Renewable New York: Local Energy Today and Tomorrow
Sep 26, 2013 01:21PM
● By Ellen Weininger
Is it really possible to achieve 100 percent renewable energy in New York? According to a recent peer-reviewed study published in the journal Energy Policy, renewable energy solutions are readily available to meet the state’s energy needs by 2030. All that stands in the way is insufficient public awareness and political will.
Stanford University’s Mark Z. Jacobson, PhD, is lead author of the report, “Examining the Feasibility of Converting New York State’s All-Purpose Energy Infrastructure to One Using Wind, Water, and Sunlight.” A few of the co-authors include Cornell University’s Anthony R. Ingraffea, PhD, Robert W. Howarth, PhD, and Jannette M. Barth, PhD, of the Pepacton Institute, LLC.
The study demonstrates that it is both technologically and economically feasible to convert the state’s existing infrastructure to one that would eliminate its dependence on polluting fossil fuels. This would mean job growth, reduction of greenhouse gas emissions, energy independence and security, improved water and air quality, protection of public health, lower health-care costs, and stabilization of energy costs. It would also mean increased efficiency leading to a 37 percent reduction in demand for electric power.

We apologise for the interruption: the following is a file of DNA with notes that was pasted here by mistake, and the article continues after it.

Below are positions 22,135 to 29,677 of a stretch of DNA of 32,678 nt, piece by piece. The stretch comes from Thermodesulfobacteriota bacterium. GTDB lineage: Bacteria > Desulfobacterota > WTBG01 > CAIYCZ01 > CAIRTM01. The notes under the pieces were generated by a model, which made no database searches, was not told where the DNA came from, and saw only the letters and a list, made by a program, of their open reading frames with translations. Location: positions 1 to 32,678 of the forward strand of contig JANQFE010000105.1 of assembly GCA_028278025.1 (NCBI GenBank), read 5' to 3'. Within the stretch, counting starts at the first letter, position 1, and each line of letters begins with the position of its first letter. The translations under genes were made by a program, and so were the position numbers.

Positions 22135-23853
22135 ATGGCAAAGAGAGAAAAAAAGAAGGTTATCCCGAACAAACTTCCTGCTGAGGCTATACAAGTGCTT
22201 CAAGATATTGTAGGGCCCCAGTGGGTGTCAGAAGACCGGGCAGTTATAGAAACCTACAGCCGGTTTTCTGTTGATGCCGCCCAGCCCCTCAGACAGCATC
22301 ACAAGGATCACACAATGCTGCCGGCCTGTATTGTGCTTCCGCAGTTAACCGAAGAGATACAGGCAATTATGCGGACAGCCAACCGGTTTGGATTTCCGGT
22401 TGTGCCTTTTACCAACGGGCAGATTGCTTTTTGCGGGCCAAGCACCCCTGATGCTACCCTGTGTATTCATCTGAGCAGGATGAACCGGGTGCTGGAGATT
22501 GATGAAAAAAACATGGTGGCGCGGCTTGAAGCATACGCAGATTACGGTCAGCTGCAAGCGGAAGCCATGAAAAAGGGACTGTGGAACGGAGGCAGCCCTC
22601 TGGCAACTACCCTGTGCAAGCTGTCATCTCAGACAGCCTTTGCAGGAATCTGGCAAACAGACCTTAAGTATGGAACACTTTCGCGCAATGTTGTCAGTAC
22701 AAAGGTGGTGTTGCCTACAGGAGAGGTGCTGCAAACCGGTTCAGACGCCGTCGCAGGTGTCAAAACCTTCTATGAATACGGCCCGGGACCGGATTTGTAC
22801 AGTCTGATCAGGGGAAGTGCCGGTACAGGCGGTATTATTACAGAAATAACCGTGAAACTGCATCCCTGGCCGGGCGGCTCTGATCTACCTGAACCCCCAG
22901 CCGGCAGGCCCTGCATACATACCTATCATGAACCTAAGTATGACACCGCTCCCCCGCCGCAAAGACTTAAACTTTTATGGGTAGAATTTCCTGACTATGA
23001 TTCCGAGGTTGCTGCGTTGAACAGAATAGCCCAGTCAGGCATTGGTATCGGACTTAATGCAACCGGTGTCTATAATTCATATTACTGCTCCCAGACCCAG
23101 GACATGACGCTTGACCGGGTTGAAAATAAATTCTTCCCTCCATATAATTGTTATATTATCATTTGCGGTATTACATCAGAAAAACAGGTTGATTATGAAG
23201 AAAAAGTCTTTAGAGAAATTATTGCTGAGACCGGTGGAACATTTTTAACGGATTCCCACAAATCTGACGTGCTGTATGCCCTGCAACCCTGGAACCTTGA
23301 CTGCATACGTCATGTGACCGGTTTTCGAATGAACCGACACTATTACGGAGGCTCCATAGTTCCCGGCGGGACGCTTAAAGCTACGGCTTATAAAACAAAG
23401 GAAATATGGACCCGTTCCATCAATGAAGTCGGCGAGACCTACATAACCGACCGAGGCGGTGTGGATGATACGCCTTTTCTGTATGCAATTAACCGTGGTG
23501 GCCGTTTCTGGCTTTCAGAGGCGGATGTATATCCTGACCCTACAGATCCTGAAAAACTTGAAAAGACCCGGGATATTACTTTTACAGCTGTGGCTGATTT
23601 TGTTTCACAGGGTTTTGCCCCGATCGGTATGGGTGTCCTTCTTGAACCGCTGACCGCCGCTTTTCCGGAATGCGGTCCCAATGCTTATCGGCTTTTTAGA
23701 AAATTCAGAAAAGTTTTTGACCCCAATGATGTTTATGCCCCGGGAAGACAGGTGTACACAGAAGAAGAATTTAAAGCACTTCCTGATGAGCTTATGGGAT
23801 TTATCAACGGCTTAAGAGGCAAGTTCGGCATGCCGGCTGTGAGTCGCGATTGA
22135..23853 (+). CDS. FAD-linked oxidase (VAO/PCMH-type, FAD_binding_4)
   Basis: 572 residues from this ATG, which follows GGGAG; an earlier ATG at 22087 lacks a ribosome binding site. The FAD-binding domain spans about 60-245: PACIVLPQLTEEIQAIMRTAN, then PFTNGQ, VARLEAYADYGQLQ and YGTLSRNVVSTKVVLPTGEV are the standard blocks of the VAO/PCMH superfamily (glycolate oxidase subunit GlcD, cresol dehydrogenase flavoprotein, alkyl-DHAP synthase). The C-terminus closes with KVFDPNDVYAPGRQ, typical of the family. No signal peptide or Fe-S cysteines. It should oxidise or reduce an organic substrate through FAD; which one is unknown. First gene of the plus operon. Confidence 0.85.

The “wind, water and sunlight plan,” as it is known, describes how much power each renewable resource could be expected to produce and its potential “footprint” in the state, and provides a road map to get there. Implementation of the plan would protect other existing New York industries (e.g., farming, recreation, tourism, hunting, fishing, beer and wine production) rather than displacing them, as fossil fuel extraction techniques like hydro-fracking are known to do.
The reduction of greenhouse gas emissions is another key goal of Jacobson’s plan. Last May, the National Oceanic and Atmospheric Administration, which monitors carbon dioxide in the earth’s atmosphere, issued an alarming report: the monitoring station’s recorded daily mean atmospheric concentrations of carbon dioxide passed 400 parts per million, its highest level in more than three million years. The highest safe level of carbon dioxide in the atmosphere is 350 parts per million.
What can you do to help push New York toward 100 percent renewable energy by 2030? It’s simple. Start by conserving energy. You know the drill: turn off the lights whenever you leave a room; purchase energy-saving appliances; run dishwashers and clothes washers with full loads only. Next, implement further energy-efficiency measures with the help of an energy audit of your home, school or office. Once you’ve decreased your energy footprint, it’s time to look at some renewable energy options, like solar panels.
Ellen Weininger is educational outreach director for Grassroots Environmental Education with offices in Port Washington, and Rye, NY, and Westport, CT. For more info: grassrootsinfo.org.